It’s the architectural equivalent of making the A-list: only buildings of special interest are granted the English Heritage seal of approval. No wonder, then, that London’s listed properties are becoming the hottest destinations on the retail market. Highest on the VIP list are the graded beauties. A Grade II listing equals “of more than special interest”, while those receiving a coveted Grade I are of exceptional interest – all according to English Heritage.
But these addresses are not only architectural gems. With a magical atmosphere that no modern store can match, they hold the key to transforming goods from mere products to objects of desire. Place a silk dress under a light bulb, and it’s a piece of fabric. Drape it under an Edwardian chandelier, and it springs to life. An emerald necklace set against intricate cornicing becomes a work of art. That’s why fine jewellery houses, international designers and cutting-edge newcomers have all chosen to display their creations in surroundings that celebrate Britain’s architectural inheritance.
Founded in a humble South London suburb in 1781, Asprey grew to become the jeweler of maharajas and movie stars. In 1847, they found the premises to match: five buildings on New Bond Street, crowned by a grand cast-iron faÐ·ade. The award-winning re-design by Lord Norman Foster links them together with a light, modern touch, culminating in a sunlit courtyard at the heart of the store. Another of the thoroughfare’s addresses making the cut is 47 Conduit Street, where crystal and jewelry giant Lalique has joined forces with longstanding ally Haviland. Bathing in a bespoke, colour-changing light, the objets d’art are displayed in cabinets gently recessed into the Georgian walls. After designing the V&A’s jewellery gallery, Eva Jiricna turned her hands to Marcus in Bond Street. Fittingly, it’s very 007. A sleek glass, marble and steel gallery with raw masculine angles guarantees maximum exposure of Marcus’ extraordinary watch collection.
Harrods has cleverly turned features such as the Egyptian Escalator into sights in their own rights, while Harvey Nichols has gone for a subtler, minimalist approach. Fortnum & Mason is Piccadilly’s doll’s house, from the delightful mechanical window displays to the oak floors heaving under rows of pastel-packaged delicacies. Art Deco jewel Selfridges is considered the most important store building of the 20th century. The beautiful Queen of Time statue floats above the main entrance, bearing Time on her shoulders and riding the Ship of Commerce. Columns, gilded mirrors and open-plan interiors frame the equally well-crafted designer goods.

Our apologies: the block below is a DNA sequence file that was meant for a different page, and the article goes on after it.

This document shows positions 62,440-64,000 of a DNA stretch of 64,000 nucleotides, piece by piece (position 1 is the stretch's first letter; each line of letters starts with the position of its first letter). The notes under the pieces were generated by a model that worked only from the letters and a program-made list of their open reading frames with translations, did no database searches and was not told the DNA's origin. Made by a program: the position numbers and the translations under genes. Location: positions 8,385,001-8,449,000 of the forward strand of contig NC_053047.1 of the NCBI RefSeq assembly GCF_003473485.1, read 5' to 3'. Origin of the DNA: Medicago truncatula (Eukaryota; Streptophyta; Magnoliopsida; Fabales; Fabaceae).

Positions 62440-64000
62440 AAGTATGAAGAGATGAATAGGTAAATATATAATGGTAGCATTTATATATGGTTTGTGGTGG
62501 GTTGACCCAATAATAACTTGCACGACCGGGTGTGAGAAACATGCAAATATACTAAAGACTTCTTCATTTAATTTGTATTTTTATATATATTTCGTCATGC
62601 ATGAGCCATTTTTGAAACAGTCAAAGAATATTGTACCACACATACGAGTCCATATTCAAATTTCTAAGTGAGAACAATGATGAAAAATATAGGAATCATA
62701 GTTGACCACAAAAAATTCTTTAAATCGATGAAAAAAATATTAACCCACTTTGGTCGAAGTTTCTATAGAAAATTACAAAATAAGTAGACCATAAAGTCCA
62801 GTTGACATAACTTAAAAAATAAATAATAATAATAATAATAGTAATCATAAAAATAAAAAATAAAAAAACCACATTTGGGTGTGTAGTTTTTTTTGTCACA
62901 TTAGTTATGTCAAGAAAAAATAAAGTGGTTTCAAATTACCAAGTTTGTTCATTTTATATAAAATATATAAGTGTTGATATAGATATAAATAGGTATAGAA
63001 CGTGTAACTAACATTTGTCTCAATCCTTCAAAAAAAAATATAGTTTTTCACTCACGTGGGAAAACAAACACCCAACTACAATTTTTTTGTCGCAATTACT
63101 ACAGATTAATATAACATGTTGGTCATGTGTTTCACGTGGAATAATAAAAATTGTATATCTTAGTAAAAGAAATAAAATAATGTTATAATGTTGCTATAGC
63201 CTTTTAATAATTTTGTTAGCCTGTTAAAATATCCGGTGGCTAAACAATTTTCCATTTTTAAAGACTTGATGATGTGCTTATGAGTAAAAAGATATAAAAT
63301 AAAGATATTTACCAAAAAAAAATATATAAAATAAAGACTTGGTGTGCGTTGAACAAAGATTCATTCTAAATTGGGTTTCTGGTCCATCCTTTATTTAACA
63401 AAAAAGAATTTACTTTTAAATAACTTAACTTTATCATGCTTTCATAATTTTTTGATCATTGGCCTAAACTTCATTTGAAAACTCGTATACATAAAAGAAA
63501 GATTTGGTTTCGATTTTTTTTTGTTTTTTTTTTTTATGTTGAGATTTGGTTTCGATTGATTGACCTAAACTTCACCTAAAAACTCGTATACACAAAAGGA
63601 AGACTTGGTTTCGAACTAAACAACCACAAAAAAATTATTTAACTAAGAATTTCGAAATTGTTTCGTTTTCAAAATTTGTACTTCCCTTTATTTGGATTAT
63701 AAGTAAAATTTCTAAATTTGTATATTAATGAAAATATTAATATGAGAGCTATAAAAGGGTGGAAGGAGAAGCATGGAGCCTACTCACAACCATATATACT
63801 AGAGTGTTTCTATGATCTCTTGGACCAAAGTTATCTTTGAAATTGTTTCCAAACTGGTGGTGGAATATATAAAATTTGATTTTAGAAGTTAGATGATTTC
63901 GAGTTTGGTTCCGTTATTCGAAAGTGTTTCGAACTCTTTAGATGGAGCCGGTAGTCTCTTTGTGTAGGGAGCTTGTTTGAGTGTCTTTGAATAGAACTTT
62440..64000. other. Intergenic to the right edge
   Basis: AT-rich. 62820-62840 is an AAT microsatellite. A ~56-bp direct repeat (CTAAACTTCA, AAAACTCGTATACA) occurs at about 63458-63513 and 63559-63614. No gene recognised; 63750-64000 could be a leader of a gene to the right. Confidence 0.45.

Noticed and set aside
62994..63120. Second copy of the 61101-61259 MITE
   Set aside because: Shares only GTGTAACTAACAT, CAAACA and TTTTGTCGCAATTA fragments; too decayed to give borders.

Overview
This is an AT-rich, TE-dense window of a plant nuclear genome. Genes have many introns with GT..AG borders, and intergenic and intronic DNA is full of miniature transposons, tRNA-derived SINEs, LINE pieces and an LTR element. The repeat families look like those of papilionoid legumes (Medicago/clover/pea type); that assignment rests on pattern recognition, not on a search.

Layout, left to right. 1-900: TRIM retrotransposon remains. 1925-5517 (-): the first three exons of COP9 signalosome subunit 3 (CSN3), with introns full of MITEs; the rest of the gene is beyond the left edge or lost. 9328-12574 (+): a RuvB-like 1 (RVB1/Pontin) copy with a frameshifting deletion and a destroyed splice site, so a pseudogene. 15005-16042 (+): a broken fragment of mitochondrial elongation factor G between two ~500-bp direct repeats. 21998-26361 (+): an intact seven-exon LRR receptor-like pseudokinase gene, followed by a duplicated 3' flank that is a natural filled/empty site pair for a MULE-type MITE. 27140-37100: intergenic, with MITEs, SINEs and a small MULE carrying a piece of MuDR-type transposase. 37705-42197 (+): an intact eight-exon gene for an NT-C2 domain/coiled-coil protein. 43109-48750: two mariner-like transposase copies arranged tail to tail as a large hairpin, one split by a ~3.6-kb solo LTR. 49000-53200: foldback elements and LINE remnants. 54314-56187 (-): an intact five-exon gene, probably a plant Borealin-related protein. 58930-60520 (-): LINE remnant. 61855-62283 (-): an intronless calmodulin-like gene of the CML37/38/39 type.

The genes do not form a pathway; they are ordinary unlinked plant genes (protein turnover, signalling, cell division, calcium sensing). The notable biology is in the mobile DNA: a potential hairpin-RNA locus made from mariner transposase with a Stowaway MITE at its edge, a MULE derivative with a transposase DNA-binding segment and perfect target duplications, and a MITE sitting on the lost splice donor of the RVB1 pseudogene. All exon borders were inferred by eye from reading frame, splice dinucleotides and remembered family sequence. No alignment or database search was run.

It’s not just the grand old dames who know how to present their assets. A string of debutantes are lining up for their share of the best of British, occupying treasures in the streets surrounding Bond Street. LA-founded Juicy Couture has fearlessly invaded a stately Grade I listed building in Mayfair. Here, Juicy’s deliciously anarchic style is juxtaposed with a tender restoration of ornate fireplaces and moldings. Georgina Goodman announced her arrival on Bond Street by elegantly positioning her show-stopping heels under a dramatic gold and bronze mirrored drop ceiling. And when Abercrombie and Fitch landed in a Grade II listed former private home turned Bank of England outpost stemming from 1725, the original vaults became as much a talking point as their signature portraits of bare-chested Grecian males.
Savile Row’s illustrious tailors honor their heritage with milieus that complement the bespoke experience. At Huntsman, the hunting and shooting set pick from an array of tweeds rolled out on gleaming mahogany tables. The hunting theme is tongue-in-cheek; two stag heads, left behind by a customer in the 1920’s, are snugly wrapped in cashmere scarves. Up the road, Alfred Dunhill unveiled a flourishing emporium in 2008 dedicated to the modern gentleman. Built in 1720 and Grade II* listed, Bourdon House is the former home of the Duke of Westminster and a shining example of Georgian architecture. Today, the Dunhill flagship houses a floor dedicated to personalization and bespoke, spa, barber, private cinema, bar and fumoir. Flying the flag for impeccable Italian tailoring is Brioni. Entering the sumptuous store through a Gothic-style oak door, customers are drawn towards the magnificent marble fireplace, adorned with chiseled Roman motifs.
Burberry, Vivienne Westwood, Stella McCartney and Jasper Conran are British names keeping the heritage alive. McCartney’s trademark playfulness comes out in eclectic wallpapers and graphic prints, with white pillars lending a neoclassical air. At Conran’s Grade II listed Georgian townhouse, original fireplaces, fresh greenery and richly-coloured rugs maintain the illusion of a lived-in home. The Red Carpet Room is a dressing-up attic brimming with evening gowns – the sweeping stone staircase with wrought-iron balustrades was designed for making an entrance.
Like all inheritances, our surviving architecture should be enjoyed and used for new, exciting means. Art critic John Ruskin (1819-1900) once said, “When we build, let us think that we build for ever”. We’re convinced that this new energy flowing throw the buildings of Ruskin’s heyday would have won his seal of approval.